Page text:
Tag Archives: Leibniz

Charles Bell’s Axiomatic Drama

Here is an annotated transcription of a 1981 manuscript by Charles Greenleaf Bell (1916–2010) called “The Axiomatic Drama of Classical Physics.” A theme is what Heraclitus observed, as in fragment B49a of Diels, LXXXI of Bywater, and D65a of Laks and Most:

We step and we do not step into the same rivers, we are and we are not.
ποταμοῖς τοῖς αὐτοῖς ἐμβαίνομέν τε καὶ οὐκ ἐμβαίνομεν, εἶμέν τε καὶ οὐκ εἶμεν.

Bell reviews the mathematics, and the thought behind it, of

  1. free fall,
  2. the pendulum,
  3. the Carnot heat engine.

In a postlude called “The Uses of Paradox,” Bell notes:

Forty-five years ago I decided that when reason drives a sheer impasse into an activity which in fact goes on, we have to think of the polar cleavage as both real and unreal.

I like that reference to “an activity which in fact goes on.” In youth it may be hard to recognize that there are activities that do go on. We do things then, but that they will get anywhere may be no more than a dream. In any case, Bell himself goes on:

… that is a job as huge and demanding as Aristotle’s, and for me at 70, just begun.

“Look,” my friends say, “Bell’s been doing the same thing since he was 25. About that time he had a vision of Paradox as paradise, and he’s been stuck there ever since.”

Bell’s picture next to Aristotle’s Physics
The back of Bell’s Five Chambered Heart with
the front of the OCT of Aristotle’s Physics

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NL XXXI: Classical Physics and Classical Politics

Index to this series

As my beach holiday winds down, so perhaps does the current spate of blog posts. Here is one more. Setting aside Homer, I continue immediately with Collingwood, in part because, in the 2000 paperback impression of the 1992 Revised Edition of the New Leviathan that I take to the shore, I have now also read the Editor’s Introduction by David Boucher. (Back at the cottage, I have to type out the quotes from this that I make below; for quotes of Collingwood himself, I cut and paste from a scan of the 1947 corrected reprint of the 1942 First Edition.)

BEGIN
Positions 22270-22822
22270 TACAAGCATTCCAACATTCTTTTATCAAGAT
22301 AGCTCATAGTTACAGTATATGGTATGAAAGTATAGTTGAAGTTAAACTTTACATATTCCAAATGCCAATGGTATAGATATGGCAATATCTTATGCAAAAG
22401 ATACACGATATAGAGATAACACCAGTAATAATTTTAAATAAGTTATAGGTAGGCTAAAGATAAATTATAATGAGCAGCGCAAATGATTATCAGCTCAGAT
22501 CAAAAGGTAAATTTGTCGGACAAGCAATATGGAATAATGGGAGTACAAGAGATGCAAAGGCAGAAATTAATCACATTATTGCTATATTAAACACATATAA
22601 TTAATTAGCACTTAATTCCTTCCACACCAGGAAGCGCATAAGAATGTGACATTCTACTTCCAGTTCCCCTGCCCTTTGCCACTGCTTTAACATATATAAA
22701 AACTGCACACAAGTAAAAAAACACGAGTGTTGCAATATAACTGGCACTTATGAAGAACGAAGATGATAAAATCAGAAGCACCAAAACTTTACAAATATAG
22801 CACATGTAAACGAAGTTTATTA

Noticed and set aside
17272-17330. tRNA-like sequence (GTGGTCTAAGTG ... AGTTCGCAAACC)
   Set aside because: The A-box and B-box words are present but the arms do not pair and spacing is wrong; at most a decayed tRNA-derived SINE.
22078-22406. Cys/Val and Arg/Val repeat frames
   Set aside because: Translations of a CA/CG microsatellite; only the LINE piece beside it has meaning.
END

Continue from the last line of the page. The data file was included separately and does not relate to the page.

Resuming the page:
As I could infer from my pencil-marks, I had read Boucher’s introduction some time before; but I could remember little of it. I think it is aimed at professional philosophers, rather than at anybody who would admire Collingwood for saying, as he does in An Autobiography (page 6), when he describes getting prepared to go to Rugby School,

The ghost of a silly seventeenth-century squabble still haunts our classrooms, infecting teachers and pupils with the lunatic idea that studies must be either ‘classical’ or ‘modern’. I was equally well fitted to specialize in Greek and Latin, or in modern history and languages (I spoke and read French and German almost as easily as English), or in the natural sciences; and nothing would have afforded my mind its proper nourishment except to study equally all three.

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NL IV: “Feeling”

Index to this series

Contents of this article:

  • The Fallacy of Misplaced Argument. Do not argue about what is immediately given to consciousness
  • Feeling and Thought. An analysis of feeling is not immediately given to consciousness
  • Summary of the chapter, as analyzed into nine parts

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